Caring for Your Canary




Canaries are actually a type of finch native to the Canary Islands. They have been bred in captivity and kept as pets for over 500 years. These happy, nimble little singers are one of the easiest pet birds to keep. Their small size and unconcerned nature allow them to fit into just about any caregiver’s home. A canary’s colour may range from greenish brown to bright yellow, orange or even red! It is rare to find a female canary that will sing; she instead will vocalize with a “peep-peep.” It is the male canaries who are known for their melodious voices!
One Canary, Two or More?
Canaries are solitary birds, so a lone male will do quite well on his own, singing to his heart's content. Two male canaries, when kept in separate cages within hearing distance (but out of sight) of one another, will sing back and forth, almost in competition. Canaries can also be prompted to sing by playing recordings of other males singing.
Molting – Your canary typically will undergo one molt per year, immediately after breeding season, which is the middle of summer to the middle of fall. During this time, your canary may not sing or be as active as he usually is.
To provide a happy, healthy atmosphere for your canary, Petland recommends the following necessary and fun accessories. We have listed them as your new canary’s four basic needs: Environmental, Nutritional, Maintenance and Behavioural. When these needs are met, along with a loving environment provided by you, your canary can live a long and happy life. Typically, a healthy canary may live between 10 and 15 years.
Your Canary’s New Home – When purchasing a cage for your canary, keep the following in mind. Unlike hookbills that can climb around their cages, canaries get their exercise by flying from perch-to-perch; therefore, your canary will require a home that is wider than it is tall. Get the largest cage that you can! A roomy home with lots of area for flying, perching and sleeping is ideal.
You may want to hang his cage or place it on a cage stand, but either way, make sure the room in which he is placed is draft free, away from heat or air-conditioning vents, and not in direct sunlight; near a window is best. A cage cover will allow your canary to get the rest he needs. Remember that birds wake at sunrise and sleep at sunset. Your pet counsellor can show you the homes available made specifically for your canary.
Lighting – In their natural habitat, canaries will get 10 to 12 hours of bright light. Your canary will need the same in your home. Your canary will require exposure to ultraviolet light on a daily basis. Since it is not possible in our climate to have him outside on a daily basis, and placing him in front of a window only allows ineffective filtered light inside, the use of a full-spectrum light is vital. UVA and UVB is necessary to prevent calcium and vitamin D3 deficiencies, which can cause a tremendous amount of health problems. As well, depriving your canary of UV light will make them colour blind. It has also been suggested that UVA light is beneficial in reducing or eliminating abnormal behaviour, such as feather damaging disorders, and phobias among just a few. An avian floor lamp and UVA/UVB bulb will be a necessary part of your canary’s basic environmental need. For more information ask a pet counsellor for a copy of the Ultraviolet Lighting for Birds and Reptiles tip sheet.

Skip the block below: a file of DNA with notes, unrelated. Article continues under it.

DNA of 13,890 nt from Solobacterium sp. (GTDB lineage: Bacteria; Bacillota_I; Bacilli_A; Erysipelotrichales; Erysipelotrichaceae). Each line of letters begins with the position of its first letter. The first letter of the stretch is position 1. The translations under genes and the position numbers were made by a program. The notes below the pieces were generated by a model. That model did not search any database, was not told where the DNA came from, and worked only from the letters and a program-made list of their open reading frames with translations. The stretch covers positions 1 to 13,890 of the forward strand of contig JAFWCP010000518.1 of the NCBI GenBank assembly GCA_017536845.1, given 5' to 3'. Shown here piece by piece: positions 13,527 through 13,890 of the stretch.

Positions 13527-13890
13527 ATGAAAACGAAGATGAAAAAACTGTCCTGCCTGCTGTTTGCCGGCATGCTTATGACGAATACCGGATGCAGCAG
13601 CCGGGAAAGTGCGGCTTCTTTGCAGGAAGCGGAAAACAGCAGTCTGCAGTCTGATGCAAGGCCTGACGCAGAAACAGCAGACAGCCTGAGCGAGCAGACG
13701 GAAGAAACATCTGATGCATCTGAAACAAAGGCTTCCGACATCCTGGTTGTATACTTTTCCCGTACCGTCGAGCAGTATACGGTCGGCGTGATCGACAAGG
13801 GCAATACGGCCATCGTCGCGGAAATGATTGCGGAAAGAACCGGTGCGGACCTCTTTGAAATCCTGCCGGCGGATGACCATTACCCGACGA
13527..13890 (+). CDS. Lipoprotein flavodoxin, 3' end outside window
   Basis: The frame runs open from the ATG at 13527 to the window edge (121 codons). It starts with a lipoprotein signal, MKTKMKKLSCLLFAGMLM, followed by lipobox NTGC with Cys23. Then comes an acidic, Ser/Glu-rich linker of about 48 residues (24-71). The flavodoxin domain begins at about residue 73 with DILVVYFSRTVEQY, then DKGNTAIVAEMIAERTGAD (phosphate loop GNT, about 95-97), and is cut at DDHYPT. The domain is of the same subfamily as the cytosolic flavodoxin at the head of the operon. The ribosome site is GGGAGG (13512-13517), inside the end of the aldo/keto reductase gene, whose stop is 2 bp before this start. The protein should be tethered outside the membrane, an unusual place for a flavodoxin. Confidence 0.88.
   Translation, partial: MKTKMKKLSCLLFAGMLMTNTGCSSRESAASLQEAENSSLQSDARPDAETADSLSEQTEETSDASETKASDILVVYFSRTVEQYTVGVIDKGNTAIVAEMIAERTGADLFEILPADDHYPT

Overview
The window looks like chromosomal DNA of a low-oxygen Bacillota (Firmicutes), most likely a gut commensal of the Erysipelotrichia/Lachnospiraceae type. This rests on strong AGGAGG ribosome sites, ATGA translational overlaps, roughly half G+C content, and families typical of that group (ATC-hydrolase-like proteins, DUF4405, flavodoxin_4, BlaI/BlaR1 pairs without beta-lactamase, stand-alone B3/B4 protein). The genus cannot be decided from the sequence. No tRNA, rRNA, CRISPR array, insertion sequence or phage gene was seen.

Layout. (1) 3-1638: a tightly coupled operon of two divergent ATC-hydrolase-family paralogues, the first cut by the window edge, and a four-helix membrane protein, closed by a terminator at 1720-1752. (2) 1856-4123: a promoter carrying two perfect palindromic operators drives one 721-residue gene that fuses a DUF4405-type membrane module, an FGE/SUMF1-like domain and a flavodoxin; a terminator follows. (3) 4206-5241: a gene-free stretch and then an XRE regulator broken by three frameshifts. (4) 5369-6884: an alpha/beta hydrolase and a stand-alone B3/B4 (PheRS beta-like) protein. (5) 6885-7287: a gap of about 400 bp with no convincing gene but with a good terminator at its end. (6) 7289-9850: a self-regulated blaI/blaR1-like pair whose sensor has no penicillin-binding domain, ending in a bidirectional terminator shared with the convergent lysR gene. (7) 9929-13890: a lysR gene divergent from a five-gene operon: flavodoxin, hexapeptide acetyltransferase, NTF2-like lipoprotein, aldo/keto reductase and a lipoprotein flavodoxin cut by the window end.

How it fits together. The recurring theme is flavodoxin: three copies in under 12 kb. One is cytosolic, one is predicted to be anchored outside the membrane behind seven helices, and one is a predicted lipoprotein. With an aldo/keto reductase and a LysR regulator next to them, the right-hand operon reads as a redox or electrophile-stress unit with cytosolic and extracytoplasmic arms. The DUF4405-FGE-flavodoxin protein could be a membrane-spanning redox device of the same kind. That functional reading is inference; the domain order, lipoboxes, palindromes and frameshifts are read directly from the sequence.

Perches – Birds were not meant to stand on the same diameter of a tree branch or perch. Your canary must have a variety of perch sizes to allow his feet proper exercise. Sandpaper perch covers should be used on only one out of three perches. These covers will help to keep nails trim and are fun to pick at. Your canary will need not only the perching that comes with your cage, but also branches, which will provide him with an uneven surface. These may be purchased or you may collect the following branches from outdoors provided they have not been sprayed: fruit trees, willow, poplar, elderberry and maple. If you do use natural branches, they will need to be replaced frequently. The size of perching for your canary shouldn’t be too thin or too thick (3/8 to ¾ inch diameter is good). Their feet need to encircle the perch comfortably.
You must give your canary a balanced diet if he is to live a long and happy life!
Staple Diet – Fresh canary seed mix should always be available. Check his seed twice daily, and don’t be fooled by the empty husks he will leave in the dish! Blow them off into the garbage, stir, and top up as needed. Clean his dishes and refill them daily.
Egg Food – Protein is a very important part of your canary’s diet (about 12%). Since canaries are mainly seed eaters and not insect eaters, their protein is found in canary grass and rapeseed (both found in his canary mix); however, his diet should be supplemented with protein egg food. Remove the cup after an hour or so.
Daily Salad – A healthy mix of vegetables, shredded into pick-up-and-fly pieces should be offered daily and removed within an hour or two. Fruits should be considered a treat and offered minimally. Your canary will benefit by offering him daily a cooled, mashed-up boiled egg in a separate cup. Mix it with a bit of dry, fine bread crumbs so it isn’t mushy. Every bird has different tastes. While some canaries may love shredded carrots, others may prefer romaine lettuce. Keep trying, and give him variety. Obesity can be a problem in canaries, and for that reason “people foods,” such as mashed potatoes, peanut butter and the like should not be offered.